States Lack Sufficient Test Security, Newspaper Finds

By Catherine Gewertz — October 01, 2012 1 min read
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An investigation by the Atlanta Journal-Constitution has found that large-scale cheating on state tests is bound to continue because states do not have in place the security measures necessary to prevent it.

The most recent installment of the Journal‘s ongoing investigation into cheating on standardized tests, published this weekend, concludes that states have not taken key steps to ensure test security.

It includes a chart focusing on 10 ways cheating can be prevented, such as assigning monitors to schools and performing statistical analyses, and lists which methods are used—or not—in each state.

“Many states do not use basic test-security measures designed to stop cheating on tests. And most states make almost no attempt to screen test results for irregularities,” according to the Journal.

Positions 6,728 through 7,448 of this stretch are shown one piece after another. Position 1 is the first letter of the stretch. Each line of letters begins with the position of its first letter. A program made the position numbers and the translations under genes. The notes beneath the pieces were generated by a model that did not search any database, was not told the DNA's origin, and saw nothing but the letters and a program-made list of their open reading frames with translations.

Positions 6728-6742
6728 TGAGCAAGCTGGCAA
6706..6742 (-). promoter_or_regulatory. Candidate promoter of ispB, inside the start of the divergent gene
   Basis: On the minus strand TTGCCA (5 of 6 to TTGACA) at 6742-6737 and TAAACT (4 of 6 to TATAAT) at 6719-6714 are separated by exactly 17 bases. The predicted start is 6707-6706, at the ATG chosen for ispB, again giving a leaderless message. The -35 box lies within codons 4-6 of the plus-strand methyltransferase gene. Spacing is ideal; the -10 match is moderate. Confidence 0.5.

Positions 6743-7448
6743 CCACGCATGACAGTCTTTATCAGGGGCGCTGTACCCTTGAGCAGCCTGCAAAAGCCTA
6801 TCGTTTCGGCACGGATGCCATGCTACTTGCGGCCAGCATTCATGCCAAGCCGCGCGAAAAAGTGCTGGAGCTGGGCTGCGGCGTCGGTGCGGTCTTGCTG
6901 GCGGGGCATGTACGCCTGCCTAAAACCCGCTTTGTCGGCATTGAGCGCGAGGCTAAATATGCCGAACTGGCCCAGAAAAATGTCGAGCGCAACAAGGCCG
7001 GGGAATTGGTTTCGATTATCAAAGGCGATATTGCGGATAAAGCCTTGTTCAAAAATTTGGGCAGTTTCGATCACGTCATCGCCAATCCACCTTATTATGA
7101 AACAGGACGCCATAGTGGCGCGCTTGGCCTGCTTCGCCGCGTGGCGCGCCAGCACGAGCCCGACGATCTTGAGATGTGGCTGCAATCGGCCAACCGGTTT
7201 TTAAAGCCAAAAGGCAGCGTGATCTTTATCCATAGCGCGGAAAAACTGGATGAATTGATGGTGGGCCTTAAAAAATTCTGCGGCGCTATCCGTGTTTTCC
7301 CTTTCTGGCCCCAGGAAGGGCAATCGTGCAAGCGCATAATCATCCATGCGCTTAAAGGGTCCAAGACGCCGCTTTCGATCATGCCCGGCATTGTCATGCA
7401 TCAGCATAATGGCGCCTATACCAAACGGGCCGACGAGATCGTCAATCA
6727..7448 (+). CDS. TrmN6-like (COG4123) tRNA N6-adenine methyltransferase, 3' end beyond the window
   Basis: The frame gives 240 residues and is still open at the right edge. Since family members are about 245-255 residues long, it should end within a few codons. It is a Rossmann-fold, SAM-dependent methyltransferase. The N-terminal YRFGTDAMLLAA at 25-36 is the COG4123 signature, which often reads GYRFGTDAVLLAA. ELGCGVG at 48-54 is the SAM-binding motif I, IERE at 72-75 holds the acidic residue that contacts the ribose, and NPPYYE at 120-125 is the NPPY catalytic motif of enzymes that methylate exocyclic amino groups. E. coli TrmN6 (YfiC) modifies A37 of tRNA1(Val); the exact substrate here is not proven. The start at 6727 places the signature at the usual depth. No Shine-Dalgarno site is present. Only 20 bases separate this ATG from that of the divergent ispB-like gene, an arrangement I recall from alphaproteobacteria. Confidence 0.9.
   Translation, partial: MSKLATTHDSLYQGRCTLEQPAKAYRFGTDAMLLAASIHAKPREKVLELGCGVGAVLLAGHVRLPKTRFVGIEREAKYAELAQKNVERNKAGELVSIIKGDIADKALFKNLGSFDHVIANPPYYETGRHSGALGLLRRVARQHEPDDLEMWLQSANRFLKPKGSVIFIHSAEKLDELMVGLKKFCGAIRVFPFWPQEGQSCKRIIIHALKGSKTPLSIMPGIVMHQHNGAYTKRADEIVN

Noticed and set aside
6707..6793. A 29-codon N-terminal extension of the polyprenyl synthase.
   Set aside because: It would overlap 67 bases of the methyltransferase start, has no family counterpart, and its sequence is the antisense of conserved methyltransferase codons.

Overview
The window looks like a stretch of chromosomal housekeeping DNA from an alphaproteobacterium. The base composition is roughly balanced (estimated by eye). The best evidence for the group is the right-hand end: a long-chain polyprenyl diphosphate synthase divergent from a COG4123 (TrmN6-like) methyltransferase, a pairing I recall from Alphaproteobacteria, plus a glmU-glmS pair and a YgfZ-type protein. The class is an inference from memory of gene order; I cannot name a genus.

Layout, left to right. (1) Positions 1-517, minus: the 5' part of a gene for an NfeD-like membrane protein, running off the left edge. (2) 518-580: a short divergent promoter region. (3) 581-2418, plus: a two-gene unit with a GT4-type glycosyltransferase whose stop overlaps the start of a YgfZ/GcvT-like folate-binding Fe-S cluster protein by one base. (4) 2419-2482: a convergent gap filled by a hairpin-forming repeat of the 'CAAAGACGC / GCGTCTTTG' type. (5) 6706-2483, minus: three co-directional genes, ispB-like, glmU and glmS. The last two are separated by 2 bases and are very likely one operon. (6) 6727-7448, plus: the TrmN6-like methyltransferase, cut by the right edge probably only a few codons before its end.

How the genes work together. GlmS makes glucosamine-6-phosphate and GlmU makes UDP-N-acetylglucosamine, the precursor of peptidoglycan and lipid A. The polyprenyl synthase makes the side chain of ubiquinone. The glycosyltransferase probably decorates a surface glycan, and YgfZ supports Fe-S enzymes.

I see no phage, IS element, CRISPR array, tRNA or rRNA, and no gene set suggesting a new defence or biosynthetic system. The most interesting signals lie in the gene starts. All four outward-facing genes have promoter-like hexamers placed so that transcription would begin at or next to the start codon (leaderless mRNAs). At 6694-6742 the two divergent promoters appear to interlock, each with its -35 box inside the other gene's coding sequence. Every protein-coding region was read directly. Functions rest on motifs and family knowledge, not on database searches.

As you know, the Journal-Constitution has been reporting on test cheating nationally since last March, in the wake of Atlanta’s big cheating scandal. Its coverage includes identifying 196 districts with “suspicious patterns” of test scores, and an interactive tool that allows users to find similar patterns in their own school districts.

The newspaper’s collection of stories about standardized-test cheating, in Atlanta and nationwide, can be found on a special landing page of its website.

A version of this news article first appeared in the Curriculum Matters blog.